54 Days postpartum

23.08.21

My daughter was on her way to bed last night when out of nowhere panic hit me full force. My son, lying in the crook of my arm, suddenly started to spit milk out from the sides of his slow flow teat, and I realised, the hand that was holding his bottle was shaking. I felt hot, from the feet up, like a flush, my brain scrambling for grounding thoughts that just couldn’t make their way to the forefront of my mind. It’s coming I thought, knowingly.

My husband comes when I call, and holds me tight. Our son, bewildered at why he’s suddenly had his bottle snatched from his mouth, our daughter, obliviously cleaning her teeth in the bathroom above our heads. Breathe Shaun tells me. Why am I like this???? I sob, trying to catch my breath. You’re not like anything, Steph. It’s a panic attack and it will pass. He reassures me, never letting me go.

It’s been 54 days since I gave birth. Our son will be 8 weeks old on Thursday 26th August.

This isn’t a birth story, because my birth story is too long, the trauma that surrounds my pregnancy will not shrink into an Instagram caption or a rushed blog post. This is a progress report.

When my son Kaiser was born, and during the days preceding, I was in a constant state of panic. I would have moments of calm, but they were fleeting and hard to grab onto. I’ve plateaued at a panic attack approximately once a week now. I know that a large part of their occurrence is directly linked to hormone sensitivity, yet that gives me no control or reassurance regarding their assault on my life.

I’m currently under the care of the most amazing perinatal mental health team, they are some of the best medical professionals I have ever come across in my entire life and I’ve met a few. Sadly this support was massively lacking during my pregnancy – but that is a story I’ve semi already told and one that would take up the duration of the rest of this blog. The point, is that I have some amazing people in my life at the moment helping me heal from acute anxiety, intrusive thoughts and various states of panic. I genuinely don’t believe without their consistent support during the postpartum period, that I would have gotten these bastard attacks down to once a week on my own.

The trouble is, I’m still very much in a state of fight or flight. During the periods of calm, I am logical. In fact I am probably calmer than I’ve ever been in my life and generally laid back (a term probably not often used to describe me as a person) but I can’t stay there, because as quick as I’m calm, a storm cloud opens up the heavens on my head and I am ready to flee the country as though I’m being chased by a hungry tiger.

However, during those moments of calm I have reflected. I have corrected, and I have made changes to my mindset. Living with chronic illnesses as I do, migraine, fibromyalgia, PMDD etc it’s easy to become all consumed by pain and suffering. The shift in my mindset has been that I don’t want to be consumed by this suffering anymore. I know I am going to suffer, bad days, sometimes bad weeks and maybe even bad months, but I don’t want it to consume me. I want change.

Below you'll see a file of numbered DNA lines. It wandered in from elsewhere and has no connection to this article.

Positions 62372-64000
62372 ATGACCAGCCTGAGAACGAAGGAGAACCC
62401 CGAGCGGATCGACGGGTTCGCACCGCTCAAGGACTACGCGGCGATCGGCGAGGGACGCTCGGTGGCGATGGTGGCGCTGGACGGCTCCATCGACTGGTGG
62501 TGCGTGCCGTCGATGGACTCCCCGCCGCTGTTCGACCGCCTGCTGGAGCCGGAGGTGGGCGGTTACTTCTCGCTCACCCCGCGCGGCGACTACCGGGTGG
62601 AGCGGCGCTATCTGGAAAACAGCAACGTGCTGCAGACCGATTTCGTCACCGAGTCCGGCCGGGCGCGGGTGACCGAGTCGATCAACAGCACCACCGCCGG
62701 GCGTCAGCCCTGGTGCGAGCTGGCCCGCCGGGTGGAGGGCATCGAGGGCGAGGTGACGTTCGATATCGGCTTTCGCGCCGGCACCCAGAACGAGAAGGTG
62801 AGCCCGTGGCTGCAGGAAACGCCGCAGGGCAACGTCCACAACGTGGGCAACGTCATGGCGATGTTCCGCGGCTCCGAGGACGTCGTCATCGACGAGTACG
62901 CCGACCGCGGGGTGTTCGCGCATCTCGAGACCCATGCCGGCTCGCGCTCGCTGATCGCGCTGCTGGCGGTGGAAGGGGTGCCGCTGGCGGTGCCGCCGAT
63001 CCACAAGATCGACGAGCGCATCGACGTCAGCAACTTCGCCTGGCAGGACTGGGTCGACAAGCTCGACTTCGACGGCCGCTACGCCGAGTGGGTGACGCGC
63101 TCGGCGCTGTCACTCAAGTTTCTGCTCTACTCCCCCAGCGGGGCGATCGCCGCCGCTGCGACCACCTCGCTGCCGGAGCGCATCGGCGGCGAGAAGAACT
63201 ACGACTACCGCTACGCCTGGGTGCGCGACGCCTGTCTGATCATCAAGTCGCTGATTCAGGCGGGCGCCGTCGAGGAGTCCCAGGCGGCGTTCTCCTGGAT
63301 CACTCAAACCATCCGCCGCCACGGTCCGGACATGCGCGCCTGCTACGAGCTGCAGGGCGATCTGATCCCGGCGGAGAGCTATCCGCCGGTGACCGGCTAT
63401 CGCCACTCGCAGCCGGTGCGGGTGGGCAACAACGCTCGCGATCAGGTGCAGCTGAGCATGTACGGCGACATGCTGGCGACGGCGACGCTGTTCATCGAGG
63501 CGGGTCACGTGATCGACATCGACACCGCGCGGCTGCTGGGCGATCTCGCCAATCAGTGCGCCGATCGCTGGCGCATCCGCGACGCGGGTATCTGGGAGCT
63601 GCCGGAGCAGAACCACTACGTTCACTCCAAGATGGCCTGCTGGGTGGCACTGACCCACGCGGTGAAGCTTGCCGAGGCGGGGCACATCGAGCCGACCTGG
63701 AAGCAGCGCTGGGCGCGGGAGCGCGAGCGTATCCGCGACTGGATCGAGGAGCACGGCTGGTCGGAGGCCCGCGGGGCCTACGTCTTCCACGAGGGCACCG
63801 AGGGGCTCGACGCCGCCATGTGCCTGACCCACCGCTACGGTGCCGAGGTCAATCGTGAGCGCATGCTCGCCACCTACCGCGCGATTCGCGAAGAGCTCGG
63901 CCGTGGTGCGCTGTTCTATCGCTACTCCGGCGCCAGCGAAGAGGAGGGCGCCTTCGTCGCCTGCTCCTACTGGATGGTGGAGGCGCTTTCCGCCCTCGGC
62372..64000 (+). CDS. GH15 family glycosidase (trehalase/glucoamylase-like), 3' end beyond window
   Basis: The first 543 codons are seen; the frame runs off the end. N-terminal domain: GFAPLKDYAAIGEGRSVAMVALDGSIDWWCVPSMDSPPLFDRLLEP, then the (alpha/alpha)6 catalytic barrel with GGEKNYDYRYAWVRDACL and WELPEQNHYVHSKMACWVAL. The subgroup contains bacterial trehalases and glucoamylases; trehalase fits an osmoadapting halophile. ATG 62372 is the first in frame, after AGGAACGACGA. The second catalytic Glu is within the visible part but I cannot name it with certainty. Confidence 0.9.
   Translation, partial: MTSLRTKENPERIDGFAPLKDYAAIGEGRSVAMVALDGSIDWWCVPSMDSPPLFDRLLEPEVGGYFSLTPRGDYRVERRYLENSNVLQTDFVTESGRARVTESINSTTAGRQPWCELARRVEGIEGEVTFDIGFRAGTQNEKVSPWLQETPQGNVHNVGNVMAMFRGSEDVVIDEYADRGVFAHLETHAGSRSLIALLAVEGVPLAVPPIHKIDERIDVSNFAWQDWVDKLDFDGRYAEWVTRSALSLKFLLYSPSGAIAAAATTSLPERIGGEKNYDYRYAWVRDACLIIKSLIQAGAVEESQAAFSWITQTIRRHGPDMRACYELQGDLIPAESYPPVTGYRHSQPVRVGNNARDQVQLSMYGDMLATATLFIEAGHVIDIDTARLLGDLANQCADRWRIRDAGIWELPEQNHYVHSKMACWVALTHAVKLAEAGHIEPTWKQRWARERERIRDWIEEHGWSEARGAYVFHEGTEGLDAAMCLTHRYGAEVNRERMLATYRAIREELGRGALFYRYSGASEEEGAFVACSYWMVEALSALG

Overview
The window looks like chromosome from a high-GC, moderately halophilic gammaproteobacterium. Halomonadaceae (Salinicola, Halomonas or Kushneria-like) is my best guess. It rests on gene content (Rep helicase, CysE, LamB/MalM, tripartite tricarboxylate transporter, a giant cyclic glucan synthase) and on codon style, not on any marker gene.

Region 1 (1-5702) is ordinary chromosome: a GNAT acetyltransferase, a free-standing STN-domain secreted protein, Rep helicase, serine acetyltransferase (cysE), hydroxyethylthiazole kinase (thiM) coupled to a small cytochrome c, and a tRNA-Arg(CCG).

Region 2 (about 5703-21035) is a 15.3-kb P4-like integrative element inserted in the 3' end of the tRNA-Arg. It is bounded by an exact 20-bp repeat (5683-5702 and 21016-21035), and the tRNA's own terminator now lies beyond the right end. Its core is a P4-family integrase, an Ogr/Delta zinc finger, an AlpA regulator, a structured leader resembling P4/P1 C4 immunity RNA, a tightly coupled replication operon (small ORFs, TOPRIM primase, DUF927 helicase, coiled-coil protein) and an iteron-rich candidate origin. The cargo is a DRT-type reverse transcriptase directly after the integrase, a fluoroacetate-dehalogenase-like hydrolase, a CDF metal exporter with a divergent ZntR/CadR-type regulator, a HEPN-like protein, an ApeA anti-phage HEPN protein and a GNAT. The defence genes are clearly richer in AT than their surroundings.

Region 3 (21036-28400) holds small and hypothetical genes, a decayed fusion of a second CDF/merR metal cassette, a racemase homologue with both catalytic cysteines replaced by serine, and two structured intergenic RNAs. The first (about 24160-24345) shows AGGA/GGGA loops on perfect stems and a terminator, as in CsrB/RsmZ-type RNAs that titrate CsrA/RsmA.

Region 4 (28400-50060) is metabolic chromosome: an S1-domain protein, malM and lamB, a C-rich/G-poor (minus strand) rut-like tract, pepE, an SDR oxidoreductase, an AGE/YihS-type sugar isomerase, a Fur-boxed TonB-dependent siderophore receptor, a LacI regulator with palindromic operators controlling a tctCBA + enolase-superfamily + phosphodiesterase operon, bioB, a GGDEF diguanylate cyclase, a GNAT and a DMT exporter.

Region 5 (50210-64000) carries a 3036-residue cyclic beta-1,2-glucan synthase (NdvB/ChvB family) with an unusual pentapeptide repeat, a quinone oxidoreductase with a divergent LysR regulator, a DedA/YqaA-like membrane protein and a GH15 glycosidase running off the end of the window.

My community nurse said to me this week you have to do different to feel different and so I’m doing different. Every day I’m fighting tiny fires of fear. For example, I’m frightened of being alone with my kids in case I have a panic attack, but I’m staying alone with them anyway, because I know if I avoid this fear it will only grow.

I was absolutely distraught about Shaun returning to work after paternity leave, but I knew if he delayed that process I would be as scared, if not more so, when he eventually did.

I’ve been avoiding books and television that might be triggering or that contain storylines of anyone with mental illness, but very slowly I’m reintroducing those things into my life.

I’ve been too afraid to walk or drive anywhere on my own because of how much pain I’m in. What if I get stuck with the kids? And then what if whilst I’m stuck, I panic?

I’ve been too scared to enjoy days out for fear of repercussions on my body, or to go places more than half an hour away from my house in case I panic and need to flee, but slowly I am doing both.

I’m making this sound easy, and yet it’s been the hardest most hellish experience ever, doing things I’m so desperate to avoid goes against the grain. But I’m using these examples to measure my progress, because it’s so easy to feel as though I’m making absolutely no progress at all when anxiety strikes.

I want change. I want my life back. And I have to do different to feel different. I have to be open to the idea there are positive outcomes in life, because if I don’t open myself up to this possibility, I will forever be living half a life.

Unhappy New Year

So I think it’s safe to assume New Years Eve is cancelled this year, at least cancelled as we know it. Unpopular opinion maybe, but I’m so glad. I don’t get excited about getting dolled up after a week of eating more cheese than all of the mice in the country combined. The thought of squeezing myself into an LSD (little sequin dress) actually gives me nightmares. I also haven’t drank any alcohol since August so the a hangover that was sure to accompany me with celebrations will now stay firmly in my past, and maybe somewhere in my future but not in 2020.

Another reason I’m glad is I just don’t have the stamina for long drinking sessions these days. Alcohol triggers migraines, dancing for long periods exacerbates pain and booze also has a tendency to induce hangxiety, anxiety brought on and influenced by the onset of a hangover. I hasten to add, I’m also one of those people that needs a drink on a night out, otherwise I’m just happier in my pjs, so that’s where you’ll find me on this night in.